Vibrio vulnificus, a bacterium that is present in marine environments, can cause a serious type of food poisoning that must be treated by a healthcare provider. The bacteria can enter the body either through eating infected seafood, such as raw or undercooked oysters, or it can enter through open wounds when a person is swimming in infected waters.
It's important to know that infected seafood will look, smell, and taste normal; but the toxin can be destroyed by cooking the seafood thoroughly. Also, individuals with compromised immune systems or liver disease often develop more severe symptoms from Vibrio vulinificus than healthy individuals, so they should avoid eating raw shellfish.
Typical Symptoms of Vibrio vulnificus Poisoning:
- Low blood pressure (hypotension)
More Severe Symptoms:
- Bleeding skin ulcers
- Bacteria in blood (found upon examination)
- Seek immediate medical treatment at the sign of first symptoms.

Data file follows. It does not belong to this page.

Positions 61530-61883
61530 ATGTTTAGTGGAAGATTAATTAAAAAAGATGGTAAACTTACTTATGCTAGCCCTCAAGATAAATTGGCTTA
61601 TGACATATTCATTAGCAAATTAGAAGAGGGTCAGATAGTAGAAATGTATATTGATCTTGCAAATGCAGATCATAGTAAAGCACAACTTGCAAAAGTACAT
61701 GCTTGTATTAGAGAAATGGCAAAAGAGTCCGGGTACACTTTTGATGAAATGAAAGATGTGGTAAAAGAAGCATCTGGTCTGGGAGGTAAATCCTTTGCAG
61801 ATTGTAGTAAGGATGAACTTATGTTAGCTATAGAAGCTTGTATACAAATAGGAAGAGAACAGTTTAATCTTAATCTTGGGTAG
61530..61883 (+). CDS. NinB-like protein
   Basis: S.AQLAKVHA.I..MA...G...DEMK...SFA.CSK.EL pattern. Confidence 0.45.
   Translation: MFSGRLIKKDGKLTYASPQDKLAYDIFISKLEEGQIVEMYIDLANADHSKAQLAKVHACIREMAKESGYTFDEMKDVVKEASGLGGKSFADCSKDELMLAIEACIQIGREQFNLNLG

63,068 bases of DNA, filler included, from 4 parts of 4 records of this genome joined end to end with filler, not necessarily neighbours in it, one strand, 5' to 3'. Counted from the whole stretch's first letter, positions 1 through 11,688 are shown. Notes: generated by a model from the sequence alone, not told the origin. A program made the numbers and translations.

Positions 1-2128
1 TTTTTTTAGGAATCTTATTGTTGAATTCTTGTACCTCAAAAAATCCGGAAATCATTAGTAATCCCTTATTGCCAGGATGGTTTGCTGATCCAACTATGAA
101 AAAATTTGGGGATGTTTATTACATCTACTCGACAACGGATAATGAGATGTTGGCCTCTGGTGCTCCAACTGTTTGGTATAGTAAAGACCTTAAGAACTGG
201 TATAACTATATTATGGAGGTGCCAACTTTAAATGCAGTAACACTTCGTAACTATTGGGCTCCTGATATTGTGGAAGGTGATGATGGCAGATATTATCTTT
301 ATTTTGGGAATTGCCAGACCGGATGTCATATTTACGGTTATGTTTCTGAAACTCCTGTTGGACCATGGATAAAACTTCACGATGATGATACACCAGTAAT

- Call 911 if the patient is showing signs of shock or confusion.
- Call NC Poison Control at 1-800-222-1222 or chat from this site for information.
Tips for Preventing a Vibrio vulnificus Infection:
- Do not eat raw oysters or other raw shellfish.
- Cook shellfish (oysters, clams, mussels) thoroughly.
- For shellfish in the shell, either
- a) boil until the shells open and continue boiling for 5 more minutes
- b) steam until the shells open and then continue cooking for 9 more minutes. Do not eat those shellfish that do not open during cooking. Boil shucked oysters at least 3 minutes, or fry them in oil at least 10 minutes at 375°F.
- Avoid cross-contamination of cooked seafood and other foods with raw seafood and juices from raw seafood.
- Eat shellfish immediately after cooking and refrigerate leftovers promptly.
- Avoid exposure of open wounds or broken skin to warm salt water, to brackish water, or to raw shellfish harvested from such waters.
- Wear protective clothing (e.g., gloves) when handling raw shellfish.
Centers for Disease Control and Prevention. Vibrio vulnificus. Accessed March 12, 2014, at: http://www.cdc.gov/nczved/divisions/dfbmd/diseases/vibriov/#oysters